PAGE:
Through the generosity of The Richard King Mellon Foundation and The Conservation Fund, a 4,820-acre ranch in Fisher County was purchased in October 2006.
Our Research Ranch makes RPQRF the only conservation group in the world with its own property dedicated exclusively to understanding quail through science. It functions as the nexus of our operations and all decisions and actions on the Research Ranch are based on quail. Our fulltime staff and team of graduate students work year-round to develop the best practices for quail management, prescribed burning methodologies, grazing procedures, predation management strategies, and pinpointing which grasses and “weeds” make ideal quail habitat. We also trap and study as many as 5,000 quail annually and use the latest technologies – radio telemetry, GPS, thermal cameras, helicopters and even drones – to count and track quail populations. Then we share what we learn so others may follow.
Rolling Plains Quail Research Ranch
1262 U.S. Highway 180 West
Every organization has its humble beginnings. The Rolling Plains Quail Research Ranch was hatched around the tailgate of a pickup one evening in 2005 after a successful quail hunt. The 2005 season was a great one, and quail hunters’ spirits were high. But knowing that one didn’t have to move very far east before quail (and quail hunting) were only memories, our discussion focused on the future, and not on the laurels of our past. Indeed we should heed the lessons observed over the past 30 years from east Texas to the Atlantic Coast. Someone pondered “we need to get ahead of the curve and get serious about planning the route now, before ‘all’s quiet on the western front.”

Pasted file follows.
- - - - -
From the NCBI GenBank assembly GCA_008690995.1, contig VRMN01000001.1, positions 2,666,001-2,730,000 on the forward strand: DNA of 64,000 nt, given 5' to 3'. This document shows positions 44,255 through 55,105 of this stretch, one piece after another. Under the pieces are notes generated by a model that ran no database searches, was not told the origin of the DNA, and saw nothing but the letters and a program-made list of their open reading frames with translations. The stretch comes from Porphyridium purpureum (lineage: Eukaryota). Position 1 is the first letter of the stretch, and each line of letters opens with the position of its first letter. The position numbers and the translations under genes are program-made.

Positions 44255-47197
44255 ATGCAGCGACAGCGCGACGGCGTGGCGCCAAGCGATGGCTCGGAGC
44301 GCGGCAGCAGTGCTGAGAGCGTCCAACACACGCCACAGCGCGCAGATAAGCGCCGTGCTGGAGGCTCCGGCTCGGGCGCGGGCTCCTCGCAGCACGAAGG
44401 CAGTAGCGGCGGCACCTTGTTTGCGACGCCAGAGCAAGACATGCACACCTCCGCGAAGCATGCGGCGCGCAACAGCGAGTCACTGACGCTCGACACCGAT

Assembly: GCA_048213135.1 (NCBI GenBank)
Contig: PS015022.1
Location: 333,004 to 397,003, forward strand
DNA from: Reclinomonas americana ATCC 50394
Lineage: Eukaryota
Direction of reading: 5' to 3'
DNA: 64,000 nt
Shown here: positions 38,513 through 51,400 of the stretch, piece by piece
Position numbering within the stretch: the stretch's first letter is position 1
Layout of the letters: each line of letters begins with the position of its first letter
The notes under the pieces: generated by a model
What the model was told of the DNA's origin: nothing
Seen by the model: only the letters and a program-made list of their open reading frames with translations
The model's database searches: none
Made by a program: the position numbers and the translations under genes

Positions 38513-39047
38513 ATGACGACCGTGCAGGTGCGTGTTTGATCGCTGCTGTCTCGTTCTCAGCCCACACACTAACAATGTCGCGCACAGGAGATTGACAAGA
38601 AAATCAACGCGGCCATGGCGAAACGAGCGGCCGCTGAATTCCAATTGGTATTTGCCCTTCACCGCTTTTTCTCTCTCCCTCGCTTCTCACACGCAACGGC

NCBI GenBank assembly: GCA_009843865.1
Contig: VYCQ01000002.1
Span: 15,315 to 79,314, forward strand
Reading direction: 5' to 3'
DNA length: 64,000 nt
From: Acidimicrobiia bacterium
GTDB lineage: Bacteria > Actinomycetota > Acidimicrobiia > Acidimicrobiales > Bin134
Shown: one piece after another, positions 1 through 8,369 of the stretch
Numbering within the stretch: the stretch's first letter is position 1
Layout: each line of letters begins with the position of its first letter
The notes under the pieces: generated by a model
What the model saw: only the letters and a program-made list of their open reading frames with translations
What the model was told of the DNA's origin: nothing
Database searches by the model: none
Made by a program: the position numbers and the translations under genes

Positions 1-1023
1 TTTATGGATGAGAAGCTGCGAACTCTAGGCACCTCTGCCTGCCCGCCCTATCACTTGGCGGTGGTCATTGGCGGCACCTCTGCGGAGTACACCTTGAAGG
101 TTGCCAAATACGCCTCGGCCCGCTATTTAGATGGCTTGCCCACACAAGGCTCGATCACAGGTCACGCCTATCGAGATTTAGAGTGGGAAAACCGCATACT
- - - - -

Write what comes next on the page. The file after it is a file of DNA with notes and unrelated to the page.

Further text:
The idea of a quail research ranch was bantered around – our own laboratory to devise and evaluate land management schemes aimed at enhancing bobwhite abundance. It was also suggested it would be great to have a ranch to demonstrate good management to other “students of quail.”
The egg was laid and after an incubation period of about two years, the dream became reality.
It started slowly but quickly gained momentum. Through the generosity of the Richard King Mellon Foundation and The Conservation Fund, a 4,820-acre ranch in Fisher County was purchased in October 2006. It was prime land, not grazed too heavily, and featured a landscape dotted with “quail houses” (brush cover). The site was indeed a “plum” for our purposes. The Conservation Fund stepped up to hold the property while the intricacies of the non-profit application process were sorted out. In March 2007, the Foundation was granted its own 501(c)(3) nonprofit status as a charitable organization and the deed to our Research Ranch was transferred to the Foundation later that year.